Cryptocurrency is a nascent technology and the whole infrastructure that follows a new industry field is usually underdeveloped and unsafe. Current cryptocurrency exchanges, that are completely centralized, are the biggest cause of stress and a honeypot for hackers or as Vitalik Buterin called them “a cancer of crypto”.
Reuters reports that the amount of stolen cryptocurrencies through hacking of exchanges shot up to a whopping $927 million in the first nine months of 2018, which is a jump of almost 250 percent from the amounts seen in 2017, as reported by U.S.-based cyber security firm CipherTrace released on Wednesday.
Cryptocurrencies are one of the most attractive targets of hackers worldwide and considering there are more than 2000 bitcoin alternatives on the market right now, hackers have plenty of choice for their attacks.
“The regulators are still a couple of years behind because there are only a few countries that have really applied strong anti-money laundering laws,” Dave Jevans, chief executive officer of CipherTrace, told Reuters in an interview.
He said these numbers present probably only 50 percent of the actual criminal transactions and there at least $60 million in stolen cryptocurrency that were not reported.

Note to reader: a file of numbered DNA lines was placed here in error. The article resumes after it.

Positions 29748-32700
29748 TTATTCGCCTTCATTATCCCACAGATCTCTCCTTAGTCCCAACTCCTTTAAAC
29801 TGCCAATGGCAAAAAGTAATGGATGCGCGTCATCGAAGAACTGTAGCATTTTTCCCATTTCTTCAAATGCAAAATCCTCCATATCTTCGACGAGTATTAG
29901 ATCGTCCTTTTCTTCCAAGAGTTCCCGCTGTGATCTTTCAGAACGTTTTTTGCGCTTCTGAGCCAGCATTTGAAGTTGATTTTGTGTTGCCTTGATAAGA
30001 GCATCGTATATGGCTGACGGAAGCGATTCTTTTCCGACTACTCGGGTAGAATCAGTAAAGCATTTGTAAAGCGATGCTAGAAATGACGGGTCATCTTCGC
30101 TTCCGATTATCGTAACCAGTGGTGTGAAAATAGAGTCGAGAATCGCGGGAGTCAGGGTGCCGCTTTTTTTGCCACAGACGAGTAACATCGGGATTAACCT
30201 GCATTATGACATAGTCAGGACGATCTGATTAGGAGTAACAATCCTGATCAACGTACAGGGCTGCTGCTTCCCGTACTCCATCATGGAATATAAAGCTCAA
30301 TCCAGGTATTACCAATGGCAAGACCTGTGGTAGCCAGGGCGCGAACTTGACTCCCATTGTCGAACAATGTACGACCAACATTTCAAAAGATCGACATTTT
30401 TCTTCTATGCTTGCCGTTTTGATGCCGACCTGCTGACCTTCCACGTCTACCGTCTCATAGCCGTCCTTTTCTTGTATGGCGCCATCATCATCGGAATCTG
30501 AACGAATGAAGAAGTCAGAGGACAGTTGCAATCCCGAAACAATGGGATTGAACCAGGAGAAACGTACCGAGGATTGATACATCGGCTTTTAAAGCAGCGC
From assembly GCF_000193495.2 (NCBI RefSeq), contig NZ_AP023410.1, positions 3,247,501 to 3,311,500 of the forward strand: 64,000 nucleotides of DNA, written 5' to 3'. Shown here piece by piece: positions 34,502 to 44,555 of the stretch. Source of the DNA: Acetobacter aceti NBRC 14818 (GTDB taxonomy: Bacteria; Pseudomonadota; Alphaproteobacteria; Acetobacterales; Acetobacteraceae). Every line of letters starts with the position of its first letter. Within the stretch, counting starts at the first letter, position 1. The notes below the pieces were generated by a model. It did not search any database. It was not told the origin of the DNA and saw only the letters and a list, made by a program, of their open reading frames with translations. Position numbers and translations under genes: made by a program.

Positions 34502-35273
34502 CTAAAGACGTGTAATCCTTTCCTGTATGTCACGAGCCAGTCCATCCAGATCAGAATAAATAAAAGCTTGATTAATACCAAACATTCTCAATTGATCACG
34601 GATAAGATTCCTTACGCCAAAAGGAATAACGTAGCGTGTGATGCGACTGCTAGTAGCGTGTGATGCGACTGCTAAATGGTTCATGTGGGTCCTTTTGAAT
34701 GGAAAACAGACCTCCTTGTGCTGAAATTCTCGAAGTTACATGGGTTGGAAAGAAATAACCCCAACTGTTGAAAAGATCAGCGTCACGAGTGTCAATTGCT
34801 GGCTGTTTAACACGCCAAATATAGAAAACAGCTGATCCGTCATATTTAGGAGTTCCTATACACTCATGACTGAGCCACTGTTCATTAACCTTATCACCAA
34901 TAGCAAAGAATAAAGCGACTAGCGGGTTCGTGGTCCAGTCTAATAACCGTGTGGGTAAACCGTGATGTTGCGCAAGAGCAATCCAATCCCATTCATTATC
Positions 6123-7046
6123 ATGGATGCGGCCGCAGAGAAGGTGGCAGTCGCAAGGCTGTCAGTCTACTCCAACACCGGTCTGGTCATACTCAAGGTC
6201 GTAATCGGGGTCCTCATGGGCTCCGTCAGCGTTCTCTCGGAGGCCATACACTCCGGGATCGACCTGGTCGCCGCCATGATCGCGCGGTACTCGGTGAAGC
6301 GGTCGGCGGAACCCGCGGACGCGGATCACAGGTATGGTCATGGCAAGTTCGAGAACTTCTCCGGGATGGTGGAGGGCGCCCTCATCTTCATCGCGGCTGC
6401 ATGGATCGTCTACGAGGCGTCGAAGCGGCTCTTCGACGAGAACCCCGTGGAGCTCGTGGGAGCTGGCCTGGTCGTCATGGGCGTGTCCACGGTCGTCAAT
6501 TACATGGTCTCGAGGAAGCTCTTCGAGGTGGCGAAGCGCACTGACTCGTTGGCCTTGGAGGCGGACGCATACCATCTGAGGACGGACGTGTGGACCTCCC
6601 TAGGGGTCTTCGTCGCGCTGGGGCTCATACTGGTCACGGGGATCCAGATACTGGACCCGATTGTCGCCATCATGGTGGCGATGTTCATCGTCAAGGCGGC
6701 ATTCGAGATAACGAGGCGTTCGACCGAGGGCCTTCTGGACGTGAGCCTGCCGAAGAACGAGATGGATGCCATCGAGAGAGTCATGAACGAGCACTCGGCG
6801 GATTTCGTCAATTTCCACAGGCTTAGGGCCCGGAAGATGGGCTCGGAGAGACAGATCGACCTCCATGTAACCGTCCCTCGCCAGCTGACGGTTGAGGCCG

The research also showed that the top cryptocurrency exchanges are usually set up in countries with weak anti-money laundering regulations (AML) which is the cause of them to be used to launder $2.5 billion worth of bitcoins since 2009. CipherTrace investigated about 350 million transactions from 20 different exchanges and found 100 million to be with counterparties which they further compared with their own criminal activity database.
The CipherTrace report refused to name the exchanges alleged to be part of this scheme.
“All exchanges get these money-laundered funds. You really can’t stop them,” said Jevans.
“And here’s the reason why. We learn about the criminal stuff often times after it actually happened. So there’s no way to know in real time. You can know 80-90 percent of the time, but it’s impossible to know 100 percent,” he added.